The Federal Court has rejected US-based multinational gas and oil company Chevron's appeal and ordered it to pay AU$300 Million in back taxes. 

Chevron could appeal the ruling to the High Court, but as it stands right now Chevron will also have to pay substantial costs.  That would include those racked up by the Australian Tax Office (ATO) in pursuit of the chase - another $10 Million.

The Australian Tax Office (ATO) had been pursuing Chevron for unpaid taxes between 2004 and 2008 - specifically, the tax deductibility of a high interest, $2.5 Billion loan from a Chevron subsidiary in the US state of Delaware to Chevron Australia.  The Full Federal Court agreed with the ATO that Chevron used the loan and related-party payments worth billions of dollars to reduce its tax bill by more than $300 million.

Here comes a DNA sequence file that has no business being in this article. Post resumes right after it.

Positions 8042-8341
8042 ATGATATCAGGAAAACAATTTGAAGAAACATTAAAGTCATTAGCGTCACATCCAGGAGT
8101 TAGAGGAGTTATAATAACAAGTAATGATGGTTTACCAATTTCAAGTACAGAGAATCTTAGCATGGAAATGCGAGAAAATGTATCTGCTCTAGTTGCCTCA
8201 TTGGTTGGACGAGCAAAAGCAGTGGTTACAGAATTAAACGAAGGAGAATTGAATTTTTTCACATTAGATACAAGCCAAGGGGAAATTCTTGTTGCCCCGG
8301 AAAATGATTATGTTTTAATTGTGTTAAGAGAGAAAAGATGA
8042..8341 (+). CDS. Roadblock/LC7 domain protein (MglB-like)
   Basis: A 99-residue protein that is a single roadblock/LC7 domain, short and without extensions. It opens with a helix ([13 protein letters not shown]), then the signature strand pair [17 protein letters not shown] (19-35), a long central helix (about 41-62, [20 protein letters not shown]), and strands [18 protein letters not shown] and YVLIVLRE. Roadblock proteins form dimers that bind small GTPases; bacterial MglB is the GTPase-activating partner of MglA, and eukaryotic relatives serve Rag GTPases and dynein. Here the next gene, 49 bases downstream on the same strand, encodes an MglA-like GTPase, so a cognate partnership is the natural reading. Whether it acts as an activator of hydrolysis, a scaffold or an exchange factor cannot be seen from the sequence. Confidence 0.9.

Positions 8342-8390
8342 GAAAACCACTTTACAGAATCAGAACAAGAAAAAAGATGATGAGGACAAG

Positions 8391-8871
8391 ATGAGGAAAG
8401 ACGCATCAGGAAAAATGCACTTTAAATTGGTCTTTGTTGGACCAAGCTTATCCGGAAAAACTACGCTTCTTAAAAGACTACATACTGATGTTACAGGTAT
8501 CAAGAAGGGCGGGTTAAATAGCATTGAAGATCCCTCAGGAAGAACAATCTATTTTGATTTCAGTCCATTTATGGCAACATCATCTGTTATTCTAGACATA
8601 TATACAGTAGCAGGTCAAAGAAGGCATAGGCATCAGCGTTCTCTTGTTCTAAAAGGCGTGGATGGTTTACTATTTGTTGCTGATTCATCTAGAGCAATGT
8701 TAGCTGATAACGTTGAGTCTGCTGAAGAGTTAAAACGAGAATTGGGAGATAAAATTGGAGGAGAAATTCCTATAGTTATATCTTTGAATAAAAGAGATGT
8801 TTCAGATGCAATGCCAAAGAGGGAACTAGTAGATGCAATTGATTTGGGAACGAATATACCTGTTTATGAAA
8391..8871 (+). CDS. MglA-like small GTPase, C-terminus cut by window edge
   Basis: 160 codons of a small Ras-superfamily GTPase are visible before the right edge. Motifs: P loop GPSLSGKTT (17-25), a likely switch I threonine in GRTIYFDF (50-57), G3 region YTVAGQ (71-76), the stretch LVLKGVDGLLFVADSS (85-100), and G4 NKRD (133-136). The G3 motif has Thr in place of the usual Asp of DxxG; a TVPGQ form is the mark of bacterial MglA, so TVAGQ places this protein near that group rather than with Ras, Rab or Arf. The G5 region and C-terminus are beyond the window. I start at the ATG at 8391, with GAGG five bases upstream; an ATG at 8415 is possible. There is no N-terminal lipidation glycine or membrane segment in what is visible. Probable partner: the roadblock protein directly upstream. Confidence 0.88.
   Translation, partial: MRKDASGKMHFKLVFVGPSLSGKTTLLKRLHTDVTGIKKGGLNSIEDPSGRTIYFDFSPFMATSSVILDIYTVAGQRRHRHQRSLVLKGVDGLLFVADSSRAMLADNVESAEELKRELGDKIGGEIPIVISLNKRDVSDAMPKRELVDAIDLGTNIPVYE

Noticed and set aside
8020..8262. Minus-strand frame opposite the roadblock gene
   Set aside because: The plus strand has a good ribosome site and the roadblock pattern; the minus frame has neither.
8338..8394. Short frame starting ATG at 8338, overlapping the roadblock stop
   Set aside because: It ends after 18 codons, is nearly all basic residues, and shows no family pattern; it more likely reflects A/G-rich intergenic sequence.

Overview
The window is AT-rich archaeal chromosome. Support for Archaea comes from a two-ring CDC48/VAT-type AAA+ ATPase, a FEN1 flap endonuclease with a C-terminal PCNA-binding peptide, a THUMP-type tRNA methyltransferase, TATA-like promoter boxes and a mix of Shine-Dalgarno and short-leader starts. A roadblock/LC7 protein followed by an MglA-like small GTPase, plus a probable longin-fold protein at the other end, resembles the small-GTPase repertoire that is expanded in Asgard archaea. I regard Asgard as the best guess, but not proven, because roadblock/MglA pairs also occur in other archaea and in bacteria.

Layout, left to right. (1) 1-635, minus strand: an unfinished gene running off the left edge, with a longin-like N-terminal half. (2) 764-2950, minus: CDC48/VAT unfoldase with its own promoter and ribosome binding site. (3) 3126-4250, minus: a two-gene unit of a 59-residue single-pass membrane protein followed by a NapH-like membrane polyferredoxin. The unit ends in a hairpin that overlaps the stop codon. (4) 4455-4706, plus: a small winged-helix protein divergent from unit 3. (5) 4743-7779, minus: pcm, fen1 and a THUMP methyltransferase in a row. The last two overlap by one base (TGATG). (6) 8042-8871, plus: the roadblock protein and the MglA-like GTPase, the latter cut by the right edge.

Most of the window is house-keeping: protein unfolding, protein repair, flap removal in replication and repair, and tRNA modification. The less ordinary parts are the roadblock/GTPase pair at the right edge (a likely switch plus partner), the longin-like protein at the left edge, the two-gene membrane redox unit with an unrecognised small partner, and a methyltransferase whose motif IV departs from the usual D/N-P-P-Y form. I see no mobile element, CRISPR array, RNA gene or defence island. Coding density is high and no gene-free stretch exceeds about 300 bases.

The ATO has been paying increased attention to these sorts of profit-hiding arrangements, and some see this as setting precedent for actions against other companies.

"The ATO's win against Chevron should send a strong signal to all multinationals that these blatant tax avoidance schemes will be challenged," said International Transport Workers Federation senior researcher Jason Ward.  "With this judgment, Chevron should be forced to change the current $42 billion loan which is already being audited by the ATO.  If the current larger scheme is not restructured, Australians will lose billions more in future tax revenue."